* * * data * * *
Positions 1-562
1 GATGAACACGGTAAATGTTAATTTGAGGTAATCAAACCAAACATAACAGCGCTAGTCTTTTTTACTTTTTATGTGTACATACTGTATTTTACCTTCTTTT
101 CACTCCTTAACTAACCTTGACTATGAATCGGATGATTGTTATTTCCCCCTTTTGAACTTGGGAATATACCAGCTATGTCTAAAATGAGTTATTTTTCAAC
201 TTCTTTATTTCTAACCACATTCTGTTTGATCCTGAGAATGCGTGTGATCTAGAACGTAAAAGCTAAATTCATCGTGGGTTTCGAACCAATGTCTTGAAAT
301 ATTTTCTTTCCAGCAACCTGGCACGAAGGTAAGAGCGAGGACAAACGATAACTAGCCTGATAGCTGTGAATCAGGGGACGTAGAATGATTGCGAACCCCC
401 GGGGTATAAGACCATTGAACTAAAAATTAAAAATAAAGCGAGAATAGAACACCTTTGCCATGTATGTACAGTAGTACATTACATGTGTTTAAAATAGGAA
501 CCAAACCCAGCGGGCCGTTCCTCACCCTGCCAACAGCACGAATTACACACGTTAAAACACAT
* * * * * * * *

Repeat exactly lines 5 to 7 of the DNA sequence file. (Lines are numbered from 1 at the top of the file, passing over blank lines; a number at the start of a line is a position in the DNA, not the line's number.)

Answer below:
301 ATTTTCTTTCCAGCAACCTGGCACGAAGGTAAGAGCGAGGACAAACGATAACTAGCCTGATAGCTGTGAATCAGGGGACGTAGAATGATTGCGAACCCCC
401 GGGGTATAAGACCATTGAACTAAAAATTAAAAATAAAGCGAGAATAGAACACCTTTGCCATGTATGTACAGTAGTACATTACATGTGTTTAAAATAGGAA
501 CCAAACCCAGCGGGCCGTTCCTCACCCTGCCAACAGCACGAATTACACACGTTAAAACACAT